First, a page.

Sigh.

But we must keep our chins up. Breastfeed with pride, mamas! Ignore the naysayers!

Can you laugh at breastfeeding in public comics?

Join the conversation on Twitter, Facebook, or comment below!

 

Related:

Follow me on my facebook page, Paa.la | Twitter | Instagram

Why do women upload photos of themselves breastfeeding?

Watch this short and sweet video:

About women who like to upload photos of themselves breastfeeding.

Posted by Seth Grimmr Anderson on Thursday, June 25, 2015

 

Related:

Tosh.0 posts photo of mother’s breastfeeding tattoos without permission to make fun of her

Daniel Tosh, known as Tosh.0 on Comedy Central posted a mother’s photo without permission on his site, tagging it as “bad tattoo” and “wtf” and “regret,” and then posted it on Facebook.

These were his posts:

[Tosh.0 post]

[Facebook]

It’s simply bad, cheap humor to make fun of moms and children and posting without her permission? Unacceptable. Comedy Central needs to take it down.

The mother, Danielle McKay Lcce, responded: “This is my back and my tattoos. I love them what they represent. That is why they are on my body and not yours. In fact, there are now 4 tattoo babies on my back.”

[Facebook]

The online shaming of women, especially breastfeeding mothers, is pervasive. It speaks to a larger issue with our culture. Moms who want to get tattoos to remember their child’s infancy and their dedication to providing them the best food possible? Go for it! More power to them. It’s their body, their choice, and breastfeeding is certainly something to be proud of.

How can you help?

Send Comedy Central a message to let them know how this mistreatment of a woman, a breastfeeding mother makes you feel. Tweet @ComedyCentral, write on their Comedy Central Facebook page wall, or send Renata Luczak, Vice President of Communications, an email at renata.luczak@cc.com. Write on Tosh.0‘s Facebook page and tweet @danieltosh. Please also call your state representative and ask for an enforcement provision to help protect breastfeeding families across the US.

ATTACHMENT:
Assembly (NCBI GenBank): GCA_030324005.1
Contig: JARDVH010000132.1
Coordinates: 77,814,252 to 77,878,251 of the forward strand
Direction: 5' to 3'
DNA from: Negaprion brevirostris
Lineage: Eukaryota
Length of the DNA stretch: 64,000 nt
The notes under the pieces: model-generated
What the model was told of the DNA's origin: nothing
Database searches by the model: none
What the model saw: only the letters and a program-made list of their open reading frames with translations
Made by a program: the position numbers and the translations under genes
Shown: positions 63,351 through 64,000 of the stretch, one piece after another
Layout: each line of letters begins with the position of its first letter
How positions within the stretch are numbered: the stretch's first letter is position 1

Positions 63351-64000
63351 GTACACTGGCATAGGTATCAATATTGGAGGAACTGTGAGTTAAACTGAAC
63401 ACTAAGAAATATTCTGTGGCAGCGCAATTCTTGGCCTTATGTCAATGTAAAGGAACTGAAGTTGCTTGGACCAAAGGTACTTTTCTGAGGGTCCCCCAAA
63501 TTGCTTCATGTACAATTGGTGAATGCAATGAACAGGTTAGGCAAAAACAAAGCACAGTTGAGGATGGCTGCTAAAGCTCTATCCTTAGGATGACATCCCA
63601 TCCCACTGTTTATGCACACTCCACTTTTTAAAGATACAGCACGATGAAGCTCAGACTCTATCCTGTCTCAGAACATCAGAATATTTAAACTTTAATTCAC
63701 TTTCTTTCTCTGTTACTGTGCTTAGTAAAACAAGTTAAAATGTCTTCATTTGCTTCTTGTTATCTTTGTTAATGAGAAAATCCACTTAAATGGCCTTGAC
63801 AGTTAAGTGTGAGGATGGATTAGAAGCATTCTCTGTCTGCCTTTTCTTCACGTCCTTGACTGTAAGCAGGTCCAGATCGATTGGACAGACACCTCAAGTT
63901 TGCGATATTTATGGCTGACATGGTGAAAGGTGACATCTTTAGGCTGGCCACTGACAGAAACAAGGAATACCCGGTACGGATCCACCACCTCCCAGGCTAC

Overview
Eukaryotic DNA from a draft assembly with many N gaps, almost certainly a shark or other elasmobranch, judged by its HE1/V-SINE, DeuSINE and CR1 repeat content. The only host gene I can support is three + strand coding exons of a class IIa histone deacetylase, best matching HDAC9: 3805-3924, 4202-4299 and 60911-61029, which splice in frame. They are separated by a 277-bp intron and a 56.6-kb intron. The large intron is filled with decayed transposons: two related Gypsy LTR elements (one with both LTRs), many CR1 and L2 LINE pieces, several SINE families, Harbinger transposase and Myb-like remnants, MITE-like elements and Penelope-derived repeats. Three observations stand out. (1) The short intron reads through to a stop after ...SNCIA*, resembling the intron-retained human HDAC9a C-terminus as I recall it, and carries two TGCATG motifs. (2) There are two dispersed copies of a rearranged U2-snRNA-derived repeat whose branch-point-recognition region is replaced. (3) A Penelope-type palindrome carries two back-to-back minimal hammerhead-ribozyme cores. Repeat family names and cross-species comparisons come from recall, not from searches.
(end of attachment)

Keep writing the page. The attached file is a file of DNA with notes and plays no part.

How do you think Comedy Central and Daniel Tosh should respond?

Join the conversation on Twitter, Facebook, or comment below!

 

Related:

Starbucks employee twitter shames breastfeeding mom

A Starbucks employee has been reported for tweeting about a breastfeeding mother and child. Corporate has yet to respond.

This was the tweet:

Breastfeeding in public is protected by law in nearly every state. No one can ask a mother to stop breastfeeding. Apparently, this employee needs training on how to handle families and follow the law and stay off their phone while on the clock.

How can you help?

Starbucks needs to step up to reaffirm their pro-breastfeeding policy soon. They should reassure the public that they train staff not to use social media to bully customers as well. Until then, contact your state rep and ask for an enforcement provision to protect breastfeeding families.

Take a stand

It’s up to everyone to help stop the mistreatment of women and children. If you see a woman bottle-feeding or breastfeeding in public, give her a thumbs up. If you see someone shaming a mom in person or online, making fun of her, asking her to cover up, move, or stop, stand up for what’s right and talk to them. Be respectful but honest. It’s not okay to harass moms for taking care of their children. It’s time to stand up for women, babies, our future.

Have you ever breastfed at Starbucks? What was your experience?

Join the conversation on Twitter, Facebook, or comment below!

 

Related: